Be Considerate

I happened to utter that phrase this morning. I was thinking about where to place things and said that I needed to “be considerate” of the things that were already there and where they would go, specifically these were tools that had a purpose for their positioning. As I said it, those two words struck me as a parental phrase offered when trying to teach our kids to be decent human beings. Of course, I was talking about considering the environment, a totally different use of the words, but it still struck me. To “be considerate” is a very mindful thing to do.

To consider something is to think about it, to weigh the outcome. “Consider the consequences” when you are about to make some rash decision. This is very focused on you and the outcome of your actions. “Consider” in this case is to think about and weigh the results of an action. In the case of this adage, mindfulness is necessary to stop and think before you act. If you can “consider the consequences” every time you make a decision then you’ll be living mindfully with regards to yourself and how the choices you make will affect your immediate or even long-term future.

Being considerate of others, that’s still considering an outcome, but in this case, it’s more about walking a mile in their shoes. If you can be considerate of someone else, you can awaken your own empathy and start hopefully save someone else from their negative emotions. By being considerate of someone’s feelings, you’re stopping before being mean. By being considerate of someone else’s actions, you’re allowing that there might be some decision or purpose behind what they’ve done. Again, these are mindful acts. Empathy is one of the most mindful traits you can really embrace and luckily one begets the other. The more you consider how someone else will react to your actions, you give yourself a reason to continue to do that for other people. Especially when you see that your consideration has a positive effect. When you’re considering why someone did something, you can head down the rabbit hole of how it affects YOU or you can see that maybe there’s another side to the story that is completely based on them. By letting THEM have their own reasons, and accepting them at face value, you can save yourself from stress and anger.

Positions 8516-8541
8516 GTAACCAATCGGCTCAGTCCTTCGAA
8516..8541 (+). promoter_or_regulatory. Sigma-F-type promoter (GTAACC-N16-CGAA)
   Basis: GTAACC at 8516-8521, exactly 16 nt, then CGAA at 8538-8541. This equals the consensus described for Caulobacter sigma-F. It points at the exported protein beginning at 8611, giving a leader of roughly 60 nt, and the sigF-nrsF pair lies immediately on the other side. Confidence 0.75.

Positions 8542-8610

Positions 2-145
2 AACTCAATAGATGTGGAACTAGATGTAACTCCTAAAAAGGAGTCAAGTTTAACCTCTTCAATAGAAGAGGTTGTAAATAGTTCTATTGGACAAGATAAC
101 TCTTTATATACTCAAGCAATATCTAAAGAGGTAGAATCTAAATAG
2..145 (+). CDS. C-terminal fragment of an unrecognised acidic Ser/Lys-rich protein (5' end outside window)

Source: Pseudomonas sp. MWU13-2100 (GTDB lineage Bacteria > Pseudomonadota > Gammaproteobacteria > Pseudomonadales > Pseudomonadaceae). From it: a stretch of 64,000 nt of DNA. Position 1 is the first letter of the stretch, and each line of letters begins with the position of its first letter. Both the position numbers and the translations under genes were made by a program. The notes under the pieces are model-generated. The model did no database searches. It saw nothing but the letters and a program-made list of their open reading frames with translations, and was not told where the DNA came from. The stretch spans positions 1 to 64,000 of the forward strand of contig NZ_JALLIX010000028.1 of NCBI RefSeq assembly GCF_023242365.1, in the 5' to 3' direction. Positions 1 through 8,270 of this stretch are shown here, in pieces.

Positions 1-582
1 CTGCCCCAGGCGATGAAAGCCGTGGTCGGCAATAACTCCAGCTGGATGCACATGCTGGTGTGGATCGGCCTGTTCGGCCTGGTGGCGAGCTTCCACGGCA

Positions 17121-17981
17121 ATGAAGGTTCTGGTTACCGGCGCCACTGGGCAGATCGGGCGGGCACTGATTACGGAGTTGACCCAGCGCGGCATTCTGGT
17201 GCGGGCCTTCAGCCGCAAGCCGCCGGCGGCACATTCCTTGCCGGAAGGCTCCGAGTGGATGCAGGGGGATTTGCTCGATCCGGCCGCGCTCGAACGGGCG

There are so many things to consider about consideration. To my original thought, considering where you place thing is an art form? a science? a practice when it comes to interior design. The Chinese concept of Feng Shui is all about considering where things are placed for optimal flow of chi in your house. In my example, where I place a drill press may get in the way of placing boards when I want to use my miter saw. There is a flow, be it something as ephemeral as Chi or as literal as a board, and consideration is again a mindfulness when planning and when doing.

The big consideration, one that I’ve spent much more time considering in my 40s than in any previous decade, Death. Considering that you, your loved ones, your enemies all face that inevitability can sometimes bring consideration for how you treat them now, and how you continue to treat them. Either by considering that someday you may lose them or one day you’ll be gone, either is a heavy weight to let sit. I know it’s a hard one to think about but I’ve found tremendous strength in remembering that ultimate end. Some folks will do anything to avoid thinking about it, leading to different mindless pursuits as a result. By knowing that it’s always out there can hopefully give you some peace instead.